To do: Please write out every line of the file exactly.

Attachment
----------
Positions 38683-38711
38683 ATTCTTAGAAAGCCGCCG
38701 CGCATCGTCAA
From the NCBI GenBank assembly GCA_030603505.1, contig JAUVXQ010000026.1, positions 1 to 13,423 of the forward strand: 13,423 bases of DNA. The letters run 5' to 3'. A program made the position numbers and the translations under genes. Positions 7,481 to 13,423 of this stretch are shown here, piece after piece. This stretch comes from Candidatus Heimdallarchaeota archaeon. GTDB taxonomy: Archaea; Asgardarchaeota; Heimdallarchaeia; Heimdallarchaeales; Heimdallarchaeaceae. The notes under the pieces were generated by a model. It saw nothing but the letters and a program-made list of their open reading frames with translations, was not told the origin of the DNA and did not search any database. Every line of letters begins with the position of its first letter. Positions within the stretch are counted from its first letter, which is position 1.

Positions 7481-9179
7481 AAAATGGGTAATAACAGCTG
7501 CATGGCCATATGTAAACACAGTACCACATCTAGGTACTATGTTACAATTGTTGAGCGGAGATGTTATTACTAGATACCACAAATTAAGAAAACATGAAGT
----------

Positions 38683-38711
38683 ATTCTTAGAAAGCCGCCG
38701 CGCATCGTCAA
From the NCBI GenBank assembly GCA_030603505.1, contig JAUVXQ010000026.1, positions 1 to 13,423 of the forward strand: 13,423 bases of DNA. The letters run 5' to 3'. A program made the position numbers and the translations under genes. Positions 7,481 to 13,423 of this stretch are shown here, piece after piece. This stretch comes from Candidatus Heimdallarchaeota archaeon. GTDB taxonomy: Archaea; Asgardarchaeota; Heimdallarchaeia; Heimdallarchaeales; Heimdallarchaeaceae. The notes under the pieces were generated by a model. It saw nothing but the letters and a program-made list of their open reading frames with translations, was not told the origin of the DNA and did not search any database. Every line of letters begins with the position of its first letter. Positions within the stretch are counted from its first letter, which is position 1.

Positions 7481-9179
7481 AAAATGGGTAATAACAGCTG
7501 CATGGCCATATGTAAACACAGTACCACATCTAGGTACTATGTTACAATTGTTGAGCGGAGATGTTATTACTAGATACCACAAATTAAGAAAACATGAAGT